Twisted-Up Things

by Evey Brett


It’s the sympathetic ache in my hand that makes me sneak out of the barn and over to the gelding tied to the hitching post, still saddled. His owner, a trader come to inquire about my sister’s spidersilk garments, is inside talking to Mama, who ain’t gonna like me being out, but I can’t leave a beast in pain.

The horse whickers. I pat his leg, feel the twinge of discomfort, and it ain’t but a moment later before I get the rock pried from his hoof with my pocketknife and he’s nuzzling my cheek and licking and chewing the way horses do when they’re pleased.

Being this close to the house, I can’t help but risk a peek inside. There’s my sister Delia showing all her fine things to the trader. It’s a rare sight for me, since I ain’t allowed near her on account of the time I tripped over a loose floorboard, tumbled through a spidersilk scarf and spoiled six months of work.

She looks different, my sister. Too thin and spindly. I’d think she was ill, but she’s never been sick a day in her life. Not like me.

Delia says something to Mama, who glances toward the window. I duck down, but I ain’t quick enough. The door to the house slams and all of a sudden Mama’s there, shaking her finger. “Rowan!”

I dash back inside the dark warmth of the barn, but she follows and slaps me hard across the cheek. “Don’t you dare show yourself again, girl, you hear? And don’t you come to the porch for your dinner tonight. You ain’t getting any.”

“Aye, Mama,” I say. My belly growls, but there ain’t no help for it, so I feed Papa’s gelding and climb up to the hayloft and the ratty pile of blankets that serves me for a bed.

But come moonrise, it ain’t hunger pangs gnawing my belly. The pains are back, little shards of agony that spread out through my back and limbs. Whimpering, I curl up, hating the thought of passing another sleepless, pain-filled night.

The barn door creaks open. Papa’s horse goes alert and snorts. Delia calls softly to me. “Rowan?”

I peer down at her. My sister still reminds me of the spiders she gets her spidersilk from. She’s not allowed in the barn, but she ignores Mama’s orders sometimes, though, and I’m grateful. “I’m poorly again,” I tell her, and clench my teeth as another fierce ache tears at my bones.

“Thought you might be. Brought you tea.” She climbs up the rickety ladder with a cup carefully balanced in her hand.

I don’t trust myself to grasp any of Mama’s delicate dishes, so she holds the cup to my lips. I wince, hating the licorice aftertaste, but after a few breaths the pain ebbs.

“Better?”

“Aye.”

“I made you something.” In her palm is a spidersilk ring, all but invisible in the darkness.

“I ain’t worthy of even a tiny thing,” I say, but she insists.

“Your old one is getting frayed.” Delia swiftly exchanges one ring for the other. Her hands are so tiny and smooth against mine. I look at her again, and this time she’s perfect in her beauty. The sight gives me a pang of sadness. We ain’t related. We can’t be. I’m the cuckoo in the nest.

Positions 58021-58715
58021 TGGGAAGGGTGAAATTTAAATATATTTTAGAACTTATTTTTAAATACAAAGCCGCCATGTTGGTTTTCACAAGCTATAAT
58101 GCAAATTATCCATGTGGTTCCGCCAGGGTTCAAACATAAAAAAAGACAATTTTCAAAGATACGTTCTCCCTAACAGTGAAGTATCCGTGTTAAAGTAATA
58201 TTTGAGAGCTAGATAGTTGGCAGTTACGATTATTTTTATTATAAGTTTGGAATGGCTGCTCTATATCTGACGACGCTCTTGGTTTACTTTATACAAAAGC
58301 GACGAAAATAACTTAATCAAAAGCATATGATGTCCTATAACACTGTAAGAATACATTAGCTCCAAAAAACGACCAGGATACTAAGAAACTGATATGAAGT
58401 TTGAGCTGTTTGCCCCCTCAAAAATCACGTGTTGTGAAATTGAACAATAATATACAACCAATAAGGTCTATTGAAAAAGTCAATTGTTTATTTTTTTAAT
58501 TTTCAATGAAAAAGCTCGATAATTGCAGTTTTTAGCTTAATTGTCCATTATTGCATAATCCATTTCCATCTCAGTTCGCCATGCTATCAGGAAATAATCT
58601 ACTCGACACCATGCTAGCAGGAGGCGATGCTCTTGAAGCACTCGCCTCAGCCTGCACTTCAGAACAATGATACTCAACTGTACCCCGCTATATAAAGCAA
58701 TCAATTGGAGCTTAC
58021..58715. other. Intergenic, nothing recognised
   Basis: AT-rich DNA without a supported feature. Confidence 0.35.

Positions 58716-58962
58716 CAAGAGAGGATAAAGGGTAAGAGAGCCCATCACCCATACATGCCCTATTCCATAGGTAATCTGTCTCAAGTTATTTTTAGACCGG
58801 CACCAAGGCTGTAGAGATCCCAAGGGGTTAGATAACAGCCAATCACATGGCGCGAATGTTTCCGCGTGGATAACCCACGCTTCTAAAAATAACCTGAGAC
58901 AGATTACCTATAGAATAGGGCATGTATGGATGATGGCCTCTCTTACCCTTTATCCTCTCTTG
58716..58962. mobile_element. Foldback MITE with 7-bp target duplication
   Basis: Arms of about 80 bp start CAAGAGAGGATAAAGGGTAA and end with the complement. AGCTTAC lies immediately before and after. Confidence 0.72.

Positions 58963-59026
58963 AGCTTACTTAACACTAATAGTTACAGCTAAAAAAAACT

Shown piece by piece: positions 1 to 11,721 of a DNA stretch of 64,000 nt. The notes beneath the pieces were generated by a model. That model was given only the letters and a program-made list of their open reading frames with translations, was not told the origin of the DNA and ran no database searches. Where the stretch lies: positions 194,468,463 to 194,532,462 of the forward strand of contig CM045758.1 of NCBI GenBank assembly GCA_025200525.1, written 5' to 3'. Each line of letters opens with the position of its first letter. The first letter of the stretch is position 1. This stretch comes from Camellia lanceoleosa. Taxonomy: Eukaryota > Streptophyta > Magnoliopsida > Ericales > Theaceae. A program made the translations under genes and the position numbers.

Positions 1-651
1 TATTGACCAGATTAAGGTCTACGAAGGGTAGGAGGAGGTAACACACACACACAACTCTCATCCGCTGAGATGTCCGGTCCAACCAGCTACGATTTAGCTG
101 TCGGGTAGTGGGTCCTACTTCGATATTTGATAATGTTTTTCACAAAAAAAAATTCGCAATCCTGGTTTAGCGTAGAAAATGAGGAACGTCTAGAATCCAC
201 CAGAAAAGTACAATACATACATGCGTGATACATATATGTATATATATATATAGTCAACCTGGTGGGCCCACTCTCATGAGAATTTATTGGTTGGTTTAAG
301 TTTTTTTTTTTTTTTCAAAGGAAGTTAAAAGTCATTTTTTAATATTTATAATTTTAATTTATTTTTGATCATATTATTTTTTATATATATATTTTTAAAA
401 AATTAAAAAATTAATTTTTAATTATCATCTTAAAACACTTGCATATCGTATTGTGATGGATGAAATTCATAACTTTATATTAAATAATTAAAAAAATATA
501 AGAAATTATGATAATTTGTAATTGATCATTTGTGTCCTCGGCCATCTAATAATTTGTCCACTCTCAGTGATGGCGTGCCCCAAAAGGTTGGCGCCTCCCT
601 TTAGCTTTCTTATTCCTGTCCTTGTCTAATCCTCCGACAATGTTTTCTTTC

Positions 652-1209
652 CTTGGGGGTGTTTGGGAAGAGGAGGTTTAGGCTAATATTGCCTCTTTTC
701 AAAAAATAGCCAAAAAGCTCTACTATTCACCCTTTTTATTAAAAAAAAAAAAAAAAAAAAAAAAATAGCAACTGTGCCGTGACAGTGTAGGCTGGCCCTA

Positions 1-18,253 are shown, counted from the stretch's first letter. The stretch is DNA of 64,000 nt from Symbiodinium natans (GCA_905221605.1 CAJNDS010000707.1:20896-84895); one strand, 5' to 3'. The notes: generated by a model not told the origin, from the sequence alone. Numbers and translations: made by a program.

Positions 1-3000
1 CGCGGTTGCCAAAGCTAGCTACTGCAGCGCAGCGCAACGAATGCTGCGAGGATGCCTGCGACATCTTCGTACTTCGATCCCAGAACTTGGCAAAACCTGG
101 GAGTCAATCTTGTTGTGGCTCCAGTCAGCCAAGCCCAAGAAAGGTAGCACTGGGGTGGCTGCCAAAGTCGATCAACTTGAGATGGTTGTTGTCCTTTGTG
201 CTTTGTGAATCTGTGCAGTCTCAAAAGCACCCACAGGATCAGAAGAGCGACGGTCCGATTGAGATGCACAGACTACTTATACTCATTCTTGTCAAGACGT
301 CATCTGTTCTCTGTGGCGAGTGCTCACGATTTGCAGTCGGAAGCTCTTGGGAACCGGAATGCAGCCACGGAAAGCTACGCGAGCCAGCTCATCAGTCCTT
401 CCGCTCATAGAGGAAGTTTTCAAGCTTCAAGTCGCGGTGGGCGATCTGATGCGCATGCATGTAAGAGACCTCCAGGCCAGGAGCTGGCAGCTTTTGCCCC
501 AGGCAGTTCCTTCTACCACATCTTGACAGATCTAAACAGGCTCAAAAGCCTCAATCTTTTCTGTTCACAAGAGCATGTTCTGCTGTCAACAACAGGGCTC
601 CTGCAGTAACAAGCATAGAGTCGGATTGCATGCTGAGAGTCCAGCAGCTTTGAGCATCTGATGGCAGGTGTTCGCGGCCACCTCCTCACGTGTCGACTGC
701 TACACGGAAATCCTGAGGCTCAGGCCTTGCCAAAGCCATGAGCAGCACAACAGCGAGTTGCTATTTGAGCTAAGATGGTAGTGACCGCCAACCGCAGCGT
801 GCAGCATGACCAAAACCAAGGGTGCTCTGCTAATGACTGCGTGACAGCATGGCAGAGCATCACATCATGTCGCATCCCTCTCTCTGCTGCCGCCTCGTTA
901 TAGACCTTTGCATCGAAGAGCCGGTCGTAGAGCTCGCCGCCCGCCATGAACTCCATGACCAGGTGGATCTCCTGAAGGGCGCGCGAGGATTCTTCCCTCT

“You got Mama angry. You ought to be more careful.”

Ain’t nothing I can say to that, and we both know it. Clumsy as I am, nothing I do can make Mama happy. “I ain’t like you.”

“Can’t even keep your clothes neat, can you?” she asks, fingering one of my ragged cuffs.

Shame burns my cheeks. Mama made Delia’s dress, but I’ve made do with bits and pieces of leather because I tear everything else. I look a regular patchwork in comparison. “I do my best.”

“I know, dear sister, but Mama’s always angry and I’m the one that has to listen to her and calm her down. It wears me out.”

I got nothing to say to that, except, “I don’t mean to cause trouble.”

“Oh, I know, but I’ve thought of something that might help.”

“What?” Delia’s a crafty one. Maybe she does have an idea.

“You’ll find out.” Leaning forward, she grasps my hand and gives me a peck on the cheek. “Goodnight, dear sister. Pleasant dreams.”

She stands, still grasping my hand, and suddenly I feel the pull of her weight followed by a tinkling crash as the teacup shatters on the barn floor. She must have slipped. My grip is the only thing keeping her from tumbling over the edge.

My heart thunders with terror. “Delia—”

It should have been easy for me to pull her up; she’s lighter than the hay bales I stack. But her hand is slippery and her fingers slide through mine, quick as grease.

Her scream rakes my spine like claws and leaves me cowering in the loft, eyes squeezed shut and hands over my ears so I don’t hear the thud as she lands.

I feel it, though, every shard of pain as Delia’s body hits the ground and her limbs twist and break. Papa’s gelding goes mad, snorting and battering against his stall.

And then Mama’s there, voice ragged and wailing, and somehow Delia’s scratchy voice manages to cut through it. “I only meant to help, Mama, but she got mad and pushed me.”

All I can do is stand there and gape. Mama rounds on me. “What have you done, you beast? What have you done?”

I know what I done, and it’s bad. Delia ain’t moving, and Mama’s got Delia’s broken body clutched to her, keening, and Papa comes in, takes a look around, and heads right back out.

I’ve seen that look before. I don’t wait for him to fetch his shotgun. I scramble down the ladder and dash outside and run straight to the forest. Night or day, I ain’t scared of the woods. Never have been, even as a child. Most people are afraid of bears, wolves or wildcats and wear iron charms against the fey, but not me.

Out here in the moonlight, my shadow runs alongside me, and it’s no wonder I feel so huge and clumsy. Mama’s right. I look just like a beast.